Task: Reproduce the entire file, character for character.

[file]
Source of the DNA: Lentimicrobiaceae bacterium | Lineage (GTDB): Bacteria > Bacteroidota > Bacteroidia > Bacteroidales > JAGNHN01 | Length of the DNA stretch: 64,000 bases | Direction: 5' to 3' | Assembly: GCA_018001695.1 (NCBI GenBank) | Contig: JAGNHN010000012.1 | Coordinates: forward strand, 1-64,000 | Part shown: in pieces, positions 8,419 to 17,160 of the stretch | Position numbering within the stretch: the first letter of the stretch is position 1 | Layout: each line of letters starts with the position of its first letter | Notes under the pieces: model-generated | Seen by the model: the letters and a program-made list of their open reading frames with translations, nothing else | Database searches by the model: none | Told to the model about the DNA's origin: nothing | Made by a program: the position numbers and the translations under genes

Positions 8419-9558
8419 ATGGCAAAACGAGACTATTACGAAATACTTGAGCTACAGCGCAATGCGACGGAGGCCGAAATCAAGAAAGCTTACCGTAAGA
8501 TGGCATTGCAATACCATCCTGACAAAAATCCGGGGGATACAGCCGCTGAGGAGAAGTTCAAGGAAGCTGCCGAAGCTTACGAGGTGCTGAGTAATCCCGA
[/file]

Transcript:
Source of the DNA: Lentimicrobiaceae bacterium | Lineage (GTDB): Bacteria > Bacteroidota > Bacteroidia > Bacteroidales > JAGNHN01 | Length of the DNA stretch: 64,000 bases | Direction: 5' to 3' | Assembly: GCA_018001695.1 (NCBI GenBank) | Contig: JAGNHN010000012.1 | Coordinates: forward strand, 1-64,000 | Part shown: in pieces, positions 8,419 to 17,160 of the stretch | Position numbering within the stretch: the first letter of the stretch is position 1 | Layout: each line of letters starts with the position of its first letter | Notes under the pieces: model-generated | Seen by the model: the letters and a program-made list of their open reading frames with translations, nothing else | Database searches by the model: none | Told to the model about the DNA's origin: nothing | Made by a program: the position numbers and the translations under genes

Positions 8419-9558
8419 ATGGCAAAACGAGACTATTACGAAATACTTGAGCTACAGCGCAATGCGACGGAGGCCGAAATCAAGAAAGCTTACCGTAAGA
8501 TGGCATTGCAATACCATCCTGACAAAAATCCGGGGGATACAGCCGCTGAGGAGAAGTTCAAGGAAGCTGCCGAAGCTTACGAGGTGCTGAGTAATCCCGA